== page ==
As a result of business closures, Taiwan’s unemployment rate has skyrocketed to hit 4.27 per cent – a four-year monthly high, according to the Directorate General of Budget, Accounting, and Statistics.
Such a rise is particularly rare in Taiwan at this time of year, due to the volume of college graduates entering industries. For the first nine months of 2008 the unemployment rate averaged 3.96 per cent, still a three-year high, up 0.04 of a percentage point year-on-year.
Although Taiwan looks less likely to fall into recession than many other far-east markets, President Ma Ying-jeou has gone on the record in regional press stating he expects an "economic slowdown." The nation has one of the lowest inflation rates of all Asian countries at just below three per cent, however the average salary has only risen by 1.33 per cent, effectively meaning workers are being paid less – another contributing factor to the rising unemployment figures.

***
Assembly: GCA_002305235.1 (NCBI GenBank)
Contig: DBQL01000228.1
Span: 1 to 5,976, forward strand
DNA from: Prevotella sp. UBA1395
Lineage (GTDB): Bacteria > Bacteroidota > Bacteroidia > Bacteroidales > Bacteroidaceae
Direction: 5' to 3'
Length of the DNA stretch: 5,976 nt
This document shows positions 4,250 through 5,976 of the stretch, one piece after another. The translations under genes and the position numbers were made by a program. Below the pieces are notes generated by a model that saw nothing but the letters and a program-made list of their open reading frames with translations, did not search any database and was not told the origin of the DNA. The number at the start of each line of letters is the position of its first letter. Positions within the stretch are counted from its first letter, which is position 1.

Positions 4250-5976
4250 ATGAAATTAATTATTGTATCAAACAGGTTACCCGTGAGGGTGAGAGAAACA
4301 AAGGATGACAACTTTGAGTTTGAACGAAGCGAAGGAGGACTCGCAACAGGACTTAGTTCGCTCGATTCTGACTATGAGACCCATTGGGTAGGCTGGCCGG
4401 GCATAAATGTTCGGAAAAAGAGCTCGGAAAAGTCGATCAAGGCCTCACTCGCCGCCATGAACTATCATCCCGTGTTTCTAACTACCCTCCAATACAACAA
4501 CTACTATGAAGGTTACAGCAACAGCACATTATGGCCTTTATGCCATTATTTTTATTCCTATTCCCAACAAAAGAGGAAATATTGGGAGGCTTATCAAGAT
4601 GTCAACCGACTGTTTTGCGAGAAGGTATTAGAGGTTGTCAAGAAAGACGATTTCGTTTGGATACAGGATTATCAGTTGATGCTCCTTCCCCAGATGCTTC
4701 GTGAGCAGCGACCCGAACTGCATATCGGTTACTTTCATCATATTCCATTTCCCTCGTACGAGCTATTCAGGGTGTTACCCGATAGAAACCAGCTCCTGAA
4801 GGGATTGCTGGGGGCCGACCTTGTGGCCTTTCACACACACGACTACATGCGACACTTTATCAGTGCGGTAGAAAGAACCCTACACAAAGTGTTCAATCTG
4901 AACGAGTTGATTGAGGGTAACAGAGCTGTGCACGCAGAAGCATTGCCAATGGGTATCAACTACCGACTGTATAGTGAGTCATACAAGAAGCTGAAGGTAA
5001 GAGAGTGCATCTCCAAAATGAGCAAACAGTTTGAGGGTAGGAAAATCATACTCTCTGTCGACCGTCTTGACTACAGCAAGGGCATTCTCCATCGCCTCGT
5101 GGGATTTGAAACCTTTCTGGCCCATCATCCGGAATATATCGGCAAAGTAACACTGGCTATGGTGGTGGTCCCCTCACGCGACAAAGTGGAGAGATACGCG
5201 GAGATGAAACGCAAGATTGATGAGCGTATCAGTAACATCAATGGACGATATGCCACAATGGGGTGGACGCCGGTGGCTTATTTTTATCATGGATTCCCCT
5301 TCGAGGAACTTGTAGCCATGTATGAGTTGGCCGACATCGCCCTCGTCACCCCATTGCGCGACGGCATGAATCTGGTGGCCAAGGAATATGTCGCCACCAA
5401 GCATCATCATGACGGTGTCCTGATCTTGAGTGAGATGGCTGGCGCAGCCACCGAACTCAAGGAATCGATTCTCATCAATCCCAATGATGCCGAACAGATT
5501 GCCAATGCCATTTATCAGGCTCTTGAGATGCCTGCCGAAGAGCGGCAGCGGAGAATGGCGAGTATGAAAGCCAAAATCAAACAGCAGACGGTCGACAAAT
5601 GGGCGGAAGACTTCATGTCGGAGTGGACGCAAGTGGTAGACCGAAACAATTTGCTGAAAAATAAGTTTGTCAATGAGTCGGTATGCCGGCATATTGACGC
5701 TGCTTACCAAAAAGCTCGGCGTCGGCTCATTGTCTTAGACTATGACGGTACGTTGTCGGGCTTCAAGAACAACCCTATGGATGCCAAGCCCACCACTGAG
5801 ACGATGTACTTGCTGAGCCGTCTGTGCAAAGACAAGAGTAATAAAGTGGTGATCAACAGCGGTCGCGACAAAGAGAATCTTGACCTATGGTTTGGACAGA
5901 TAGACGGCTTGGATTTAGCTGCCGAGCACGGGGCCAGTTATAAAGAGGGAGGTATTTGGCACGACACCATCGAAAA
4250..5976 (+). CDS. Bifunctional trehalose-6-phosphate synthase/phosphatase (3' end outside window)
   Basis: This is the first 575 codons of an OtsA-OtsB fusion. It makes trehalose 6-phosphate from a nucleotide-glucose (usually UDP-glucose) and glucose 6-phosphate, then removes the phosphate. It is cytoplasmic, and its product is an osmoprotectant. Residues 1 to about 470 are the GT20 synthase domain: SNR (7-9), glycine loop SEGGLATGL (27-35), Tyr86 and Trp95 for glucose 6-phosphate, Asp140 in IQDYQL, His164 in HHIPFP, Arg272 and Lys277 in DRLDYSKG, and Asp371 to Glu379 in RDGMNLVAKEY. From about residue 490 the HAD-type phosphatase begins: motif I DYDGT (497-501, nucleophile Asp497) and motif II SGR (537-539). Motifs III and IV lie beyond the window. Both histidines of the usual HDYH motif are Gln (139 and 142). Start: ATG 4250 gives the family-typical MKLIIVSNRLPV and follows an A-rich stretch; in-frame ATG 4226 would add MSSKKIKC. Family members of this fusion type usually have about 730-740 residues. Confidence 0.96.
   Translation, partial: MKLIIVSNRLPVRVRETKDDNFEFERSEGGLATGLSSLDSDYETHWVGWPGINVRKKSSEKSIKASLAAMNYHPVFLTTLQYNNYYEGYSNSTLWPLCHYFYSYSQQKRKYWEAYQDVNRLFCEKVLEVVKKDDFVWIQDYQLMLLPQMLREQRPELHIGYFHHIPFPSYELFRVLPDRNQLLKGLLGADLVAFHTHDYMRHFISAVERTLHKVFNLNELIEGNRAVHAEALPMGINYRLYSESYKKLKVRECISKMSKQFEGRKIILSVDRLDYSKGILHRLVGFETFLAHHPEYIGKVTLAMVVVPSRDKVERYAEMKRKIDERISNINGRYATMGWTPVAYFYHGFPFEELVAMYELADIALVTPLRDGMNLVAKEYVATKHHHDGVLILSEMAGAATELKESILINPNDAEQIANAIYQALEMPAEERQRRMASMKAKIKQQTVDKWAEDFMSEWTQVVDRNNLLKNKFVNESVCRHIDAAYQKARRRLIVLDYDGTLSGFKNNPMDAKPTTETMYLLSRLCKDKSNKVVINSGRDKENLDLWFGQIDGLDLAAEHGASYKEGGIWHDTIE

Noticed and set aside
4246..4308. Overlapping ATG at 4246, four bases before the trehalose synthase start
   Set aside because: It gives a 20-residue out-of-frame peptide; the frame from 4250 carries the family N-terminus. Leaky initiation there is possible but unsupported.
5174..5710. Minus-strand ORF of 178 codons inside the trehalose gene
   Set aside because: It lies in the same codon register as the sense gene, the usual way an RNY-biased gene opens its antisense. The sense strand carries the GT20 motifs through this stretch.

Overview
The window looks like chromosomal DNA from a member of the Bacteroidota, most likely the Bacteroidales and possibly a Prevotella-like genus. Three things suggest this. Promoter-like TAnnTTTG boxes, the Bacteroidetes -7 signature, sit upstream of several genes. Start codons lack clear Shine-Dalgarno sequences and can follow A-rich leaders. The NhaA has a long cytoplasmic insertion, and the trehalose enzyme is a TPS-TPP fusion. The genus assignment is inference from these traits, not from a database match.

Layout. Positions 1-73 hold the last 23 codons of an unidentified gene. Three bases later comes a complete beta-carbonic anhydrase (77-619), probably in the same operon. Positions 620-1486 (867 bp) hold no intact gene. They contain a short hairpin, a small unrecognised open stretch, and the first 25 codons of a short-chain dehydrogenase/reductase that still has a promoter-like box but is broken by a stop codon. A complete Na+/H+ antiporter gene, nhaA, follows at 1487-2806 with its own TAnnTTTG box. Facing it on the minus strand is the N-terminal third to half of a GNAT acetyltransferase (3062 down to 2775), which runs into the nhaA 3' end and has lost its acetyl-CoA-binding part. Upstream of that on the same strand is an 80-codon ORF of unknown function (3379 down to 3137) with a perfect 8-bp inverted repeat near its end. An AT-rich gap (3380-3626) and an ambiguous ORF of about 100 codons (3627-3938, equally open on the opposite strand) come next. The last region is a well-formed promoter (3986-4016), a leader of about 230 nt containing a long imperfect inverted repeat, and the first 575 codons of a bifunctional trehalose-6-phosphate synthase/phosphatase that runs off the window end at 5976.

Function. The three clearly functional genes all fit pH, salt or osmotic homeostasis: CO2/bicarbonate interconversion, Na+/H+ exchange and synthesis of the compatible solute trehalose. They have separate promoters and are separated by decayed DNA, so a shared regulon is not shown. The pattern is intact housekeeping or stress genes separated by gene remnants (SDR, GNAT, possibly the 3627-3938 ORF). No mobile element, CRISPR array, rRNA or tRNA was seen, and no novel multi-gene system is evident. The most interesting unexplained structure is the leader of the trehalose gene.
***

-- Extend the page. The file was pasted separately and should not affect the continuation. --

It is now estimated that 464,000 are out of work. 145,000 of those losses is said to be down to business closures.
According to the Taiwan Finance Ministry the country’s exports suffered its largest decrease in volume since 2002 during September. Year-on-year exports declined 1.6 per cent, although that figure may not necessarily represent bicycle exports.